It’s a tale many of us nerds are familiar with from comics, films, tv and video games: the heroic orphan. Some of these kids have no memory of their parents, while some older children watch them get murdered. Some might later find new homes, while others wander the world in isolation.
Orphans in fiction are meant to reflect our own fears and differences from society at large; it’s something to “overcome.” In the cases below, the orphaned children (mostly) overcome the raw deal life has handed them and embark upon a hero’s journey. Below, check out a five fictional orphans who found their mojo and did great things.
Harry Potter was just a baby when the evil Voldemort killed his parents. Branded as “The Boy Who Lived,” Harry endures life as a freak first with his repugnant aunt, uncle and cousin, and later as a famewhore and subject of gossip at Hogwarts. It could even be said he was orphaned three times, with each of the murders happening right in front of him — first, by his parents, then by his godfather Sirius, and finally by Dumbledore. With each death, he lost his caretakers and what he felt were his shots at true family. He overcomes all, however, by the power of friendship and love.
We’re never quite sure what happens to Dorothy Gale’s parents — Dorothy’s arrival at Aunt Em’s and Uncle Henry’s house isn’t quite explained in the “Oz” books or famous Judy Garland movie. Heck, we’re not even sure that Em and Henry are blood relatives instead of a kindly foster family. Regardless, Dorothy seems to deal with her life pretty well, and she doesn’t appear to have isolation issues by the time we meet her (other than living in a barren Kansas wasteland — uh, I mean farmland — with only a dog as a friend). Through her own fantasy, she embarks on a journey through Oz, developing a new family of odd friends, of whom she’s very protective. In later literature, Dorothy even is established as second-in-command by virtue of her best friend, Princess Ozma.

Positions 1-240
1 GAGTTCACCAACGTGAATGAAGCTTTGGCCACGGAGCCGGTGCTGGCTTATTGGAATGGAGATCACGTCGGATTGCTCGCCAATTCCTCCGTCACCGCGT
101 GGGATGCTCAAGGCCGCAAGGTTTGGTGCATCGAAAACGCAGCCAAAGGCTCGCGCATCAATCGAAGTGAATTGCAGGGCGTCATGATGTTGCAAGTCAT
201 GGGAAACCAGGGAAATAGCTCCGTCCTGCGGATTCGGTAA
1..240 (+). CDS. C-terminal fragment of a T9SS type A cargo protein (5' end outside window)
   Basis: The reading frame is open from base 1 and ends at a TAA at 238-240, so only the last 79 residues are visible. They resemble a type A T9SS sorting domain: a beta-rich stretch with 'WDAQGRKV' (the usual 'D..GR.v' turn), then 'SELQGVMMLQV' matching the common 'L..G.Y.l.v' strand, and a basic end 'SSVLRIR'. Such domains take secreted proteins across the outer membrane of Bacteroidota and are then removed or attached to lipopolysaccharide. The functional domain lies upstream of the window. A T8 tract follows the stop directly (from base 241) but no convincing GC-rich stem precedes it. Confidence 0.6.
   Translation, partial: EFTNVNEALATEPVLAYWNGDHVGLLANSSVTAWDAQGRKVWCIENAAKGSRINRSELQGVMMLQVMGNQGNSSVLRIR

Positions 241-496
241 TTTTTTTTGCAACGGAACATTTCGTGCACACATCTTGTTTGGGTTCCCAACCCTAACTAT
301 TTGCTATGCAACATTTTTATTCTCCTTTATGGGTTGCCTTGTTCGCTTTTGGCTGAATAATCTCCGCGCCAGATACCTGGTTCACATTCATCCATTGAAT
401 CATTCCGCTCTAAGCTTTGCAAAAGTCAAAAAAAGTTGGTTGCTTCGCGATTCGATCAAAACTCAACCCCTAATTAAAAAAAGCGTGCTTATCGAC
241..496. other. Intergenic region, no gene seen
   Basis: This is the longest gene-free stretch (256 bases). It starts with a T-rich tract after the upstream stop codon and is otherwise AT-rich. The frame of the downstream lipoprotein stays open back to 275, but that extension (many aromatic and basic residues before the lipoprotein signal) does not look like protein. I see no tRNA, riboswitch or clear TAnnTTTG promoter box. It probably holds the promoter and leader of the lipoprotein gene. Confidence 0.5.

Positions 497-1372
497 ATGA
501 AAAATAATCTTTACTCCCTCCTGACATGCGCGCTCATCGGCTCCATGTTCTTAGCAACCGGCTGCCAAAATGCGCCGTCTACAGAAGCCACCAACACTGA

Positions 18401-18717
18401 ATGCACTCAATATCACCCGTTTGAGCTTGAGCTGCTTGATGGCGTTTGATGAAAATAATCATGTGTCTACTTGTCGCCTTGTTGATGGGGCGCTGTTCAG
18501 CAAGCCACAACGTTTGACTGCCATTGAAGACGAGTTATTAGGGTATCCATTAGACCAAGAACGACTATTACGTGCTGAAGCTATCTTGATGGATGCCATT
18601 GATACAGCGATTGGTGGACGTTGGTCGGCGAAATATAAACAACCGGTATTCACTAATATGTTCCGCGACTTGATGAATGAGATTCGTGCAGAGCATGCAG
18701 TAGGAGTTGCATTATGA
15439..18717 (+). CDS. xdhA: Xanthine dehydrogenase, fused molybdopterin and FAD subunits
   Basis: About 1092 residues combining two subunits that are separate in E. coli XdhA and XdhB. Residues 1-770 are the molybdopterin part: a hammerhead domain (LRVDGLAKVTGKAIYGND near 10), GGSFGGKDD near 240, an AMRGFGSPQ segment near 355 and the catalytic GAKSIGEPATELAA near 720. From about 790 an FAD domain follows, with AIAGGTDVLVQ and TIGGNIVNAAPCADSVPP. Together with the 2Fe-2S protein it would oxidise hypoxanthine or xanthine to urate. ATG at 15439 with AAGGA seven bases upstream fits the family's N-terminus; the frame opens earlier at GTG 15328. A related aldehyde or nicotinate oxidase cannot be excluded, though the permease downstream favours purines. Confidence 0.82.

Link’s story varies in each of the Legend of Zelda video games, but generally, his mom died while trying to get away from a war in Hyrule. Sometimes his relatives are seen, like his sister, grandmother or grandfather, but it’s usually established that he’s alone, with possibly only other warrior-wannabe kids around. No matter which of the Zelda games we’re talking about, Link’s tale is a classic hero’s journey — a normal kid is chosen to protect a princess and lead a war against evil forces, and he builds skills and character as he accepts the challenge. There’s a reason that the Zelda games resonate with so many people, despite their weird continuity and mish-mash on Nintendo’s non-timeline.
If anyone has a classic story of a normal orphan who really comes into his own, it’s Frodo Baggins. After his parents die in a boating accident, the somewhat-dorky lad eventually is adopted by his “uncle,” Bilbo Baggins. Bilbo starts to go a little crazy and deserts The Shire, leaving the One Ring with Frodo. After many years, Frodo realizes he and the ring are dangers to his village, so he heads out to seek advice about the ring and then destroy it. During his journey, Frodo improves his offensive and defensive skills while maintaining his love and loyalty to his comrades.
If you’re visiting Nerdbastards and don’t know the basics of Spider-Man’s origin, we’re going to have to have words. Like Dorothy Gale, Peter Parker was raised by his aunt and uncle (it was later revealed that Peter’s parents were killed during a S.H.I.E.L.D. mission), but instead of being on the Kansas prairie, he’s in New York City. He’s a nerdy, lonely teenager, different from his classmates. One day, a radioactive spider bites Peter, imbuing him with some spider powers and setting him a long path that includes both self discovery and self destruction. As most superheroes know, fighting for justice makes you that much more isolated, since you often have to maintain a secret identity and withhold information from your closest friends and family; it’s no different for Peter. What makes his plight more difficult, though, is that he’s orphaned again and again, with the eventual deaths of Uncle Ben, Aunt May (though “death” should be in quotes for her) and Gwen Stacy, and through shunning from his best friend Harry Osborn and love interest Mary Jane Watson. Despite these and other setbacks and occasionally giving up his Spider-Man “job,” Peter embraces the work he does and takes heart in the many innocent people he’s aided over the years.
Granted, there are many, many more fictional orphans than just these. For example, I know I’m going to have tomatoes thrown at me for not addressing Batman. Who are some of your favorites?